However, appraisers in California expressed concern that the “ABC” test, specifically the “B” prong, meant they would be considered employees of some clients, specifically appraisal firms and AMCs. Appraisers, appraisal firms and AMCs were worried that it would be determined that they were in the business of providing appraisal services, to the extent that appraisers would not be performing work “outside the usual course of the hiring entity’s business.” In contrast, Dynamex and AB 5 did not affect the independent contractor nature of the relationships between appraisers and other client groups, such as private businesses and individuals, direct engagement lenders, government agencies and law firms.

The new legislation clarifies that contractual services provided by licensed and certified appraisers are “professional services” for which the Borello test, rather than the ABC test, would apply. It requires six factors to be satisfied before the Borello test can be utilized : 1) the appraiser must maintain a separate business location (a home office is permitted); 2) the appraiser must have all appropriate business licenses and tax registrations; 3) the appraiser must have the ability to set or negotiate their own rates; 4) the appraiser must have the ability to set their own hours; 5) the appraiser must provide services to other entities or hold themselves out as being available to have other customers; and 6) the appraiser must be permitted to exercise discretion and independent judgement in the performance of the services. If all six factors are satisfied, then the Borello test could be used to determine whether the business relationship is that of an independent contractor or employee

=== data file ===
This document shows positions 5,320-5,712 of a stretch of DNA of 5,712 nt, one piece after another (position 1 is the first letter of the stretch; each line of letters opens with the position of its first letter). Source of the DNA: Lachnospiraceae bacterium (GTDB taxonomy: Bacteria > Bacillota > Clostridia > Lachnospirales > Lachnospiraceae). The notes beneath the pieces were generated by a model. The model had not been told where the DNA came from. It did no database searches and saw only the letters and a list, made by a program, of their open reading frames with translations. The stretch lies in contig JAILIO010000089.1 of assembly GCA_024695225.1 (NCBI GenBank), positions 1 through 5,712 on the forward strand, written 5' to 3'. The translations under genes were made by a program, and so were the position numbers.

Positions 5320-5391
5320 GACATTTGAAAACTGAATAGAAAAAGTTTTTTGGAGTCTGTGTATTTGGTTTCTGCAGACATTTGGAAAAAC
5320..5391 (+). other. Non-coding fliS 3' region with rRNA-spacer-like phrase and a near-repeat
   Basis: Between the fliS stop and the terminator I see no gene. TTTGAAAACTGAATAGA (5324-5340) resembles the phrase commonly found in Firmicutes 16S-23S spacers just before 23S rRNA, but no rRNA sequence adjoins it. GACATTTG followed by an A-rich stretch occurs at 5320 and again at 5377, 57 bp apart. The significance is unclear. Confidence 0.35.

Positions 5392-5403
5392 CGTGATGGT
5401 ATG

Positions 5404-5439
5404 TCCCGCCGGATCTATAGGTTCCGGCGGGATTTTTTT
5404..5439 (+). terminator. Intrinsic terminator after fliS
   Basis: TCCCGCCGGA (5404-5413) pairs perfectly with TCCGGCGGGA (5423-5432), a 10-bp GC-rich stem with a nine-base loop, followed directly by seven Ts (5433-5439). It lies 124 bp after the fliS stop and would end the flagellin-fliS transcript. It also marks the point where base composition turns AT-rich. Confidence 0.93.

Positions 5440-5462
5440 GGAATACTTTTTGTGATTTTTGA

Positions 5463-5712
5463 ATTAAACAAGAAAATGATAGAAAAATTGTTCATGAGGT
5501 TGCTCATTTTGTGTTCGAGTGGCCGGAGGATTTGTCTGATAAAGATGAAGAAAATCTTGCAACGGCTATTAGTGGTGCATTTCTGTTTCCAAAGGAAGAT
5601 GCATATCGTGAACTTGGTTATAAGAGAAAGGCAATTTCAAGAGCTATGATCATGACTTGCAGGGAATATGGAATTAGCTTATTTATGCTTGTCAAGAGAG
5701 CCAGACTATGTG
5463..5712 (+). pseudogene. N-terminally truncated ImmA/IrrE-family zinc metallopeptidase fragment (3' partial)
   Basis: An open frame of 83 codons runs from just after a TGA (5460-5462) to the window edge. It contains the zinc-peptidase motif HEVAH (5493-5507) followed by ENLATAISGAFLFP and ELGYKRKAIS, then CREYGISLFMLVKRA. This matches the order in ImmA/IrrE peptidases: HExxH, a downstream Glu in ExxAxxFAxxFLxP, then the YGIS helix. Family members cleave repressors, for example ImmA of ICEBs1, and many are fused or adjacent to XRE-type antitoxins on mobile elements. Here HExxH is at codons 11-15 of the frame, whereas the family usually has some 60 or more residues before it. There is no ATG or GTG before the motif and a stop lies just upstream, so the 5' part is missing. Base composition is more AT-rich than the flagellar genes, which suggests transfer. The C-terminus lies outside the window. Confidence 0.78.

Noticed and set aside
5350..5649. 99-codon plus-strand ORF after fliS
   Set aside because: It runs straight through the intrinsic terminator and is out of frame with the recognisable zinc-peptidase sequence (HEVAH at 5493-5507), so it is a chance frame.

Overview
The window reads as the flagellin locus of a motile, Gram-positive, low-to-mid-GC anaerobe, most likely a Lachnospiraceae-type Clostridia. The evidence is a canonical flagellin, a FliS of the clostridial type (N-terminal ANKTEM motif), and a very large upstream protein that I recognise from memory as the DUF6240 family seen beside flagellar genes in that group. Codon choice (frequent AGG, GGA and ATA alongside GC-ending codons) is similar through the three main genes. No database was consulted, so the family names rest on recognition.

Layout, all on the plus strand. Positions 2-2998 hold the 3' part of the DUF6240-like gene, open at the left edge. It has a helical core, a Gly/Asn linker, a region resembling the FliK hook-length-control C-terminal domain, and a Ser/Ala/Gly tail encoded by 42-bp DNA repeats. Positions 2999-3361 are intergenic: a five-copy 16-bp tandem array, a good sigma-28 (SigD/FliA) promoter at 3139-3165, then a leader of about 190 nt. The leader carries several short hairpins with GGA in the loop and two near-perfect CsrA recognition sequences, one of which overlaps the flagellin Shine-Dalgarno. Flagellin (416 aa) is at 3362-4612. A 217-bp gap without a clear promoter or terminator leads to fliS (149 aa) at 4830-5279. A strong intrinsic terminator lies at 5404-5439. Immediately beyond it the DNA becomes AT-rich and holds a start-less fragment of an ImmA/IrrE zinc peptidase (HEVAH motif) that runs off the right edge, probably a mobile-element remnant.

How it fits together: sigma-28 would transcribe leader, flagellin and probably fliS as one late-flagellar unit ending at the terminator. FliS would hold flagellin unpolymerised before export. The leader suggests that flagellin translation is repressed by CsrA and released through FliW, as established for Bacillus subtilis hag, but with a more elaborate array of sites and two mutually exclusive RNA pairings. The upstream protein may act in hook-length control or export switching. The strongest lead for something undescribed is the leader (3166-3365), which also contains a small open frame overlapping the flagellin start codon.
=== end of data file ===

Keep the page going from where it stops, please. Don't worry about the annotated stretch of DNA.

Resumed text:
The Sacramento Sierra Chapter Welcomes You!


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The Appraisal Institute is a global association of real estate appraisers, with nearly 23,000 valuation professionals in almost 60 countries throughout the world. Its mission is to advance professionalism and ethics, global standards, methodologies, and practices through the professional development of property economics worldwide. Organized in 1932, the Appraisal Institute advocates equal opportunity and nondiscrimination in the appraisal profession and conducts its activities in accordance with applicable federal, state and local laws. Appraisal Institute professionals benefit from an array of education and advocacy programs, and may hold the prestigious MAI, SRPA, SRA, AI-GRS, and AI-RRS designations.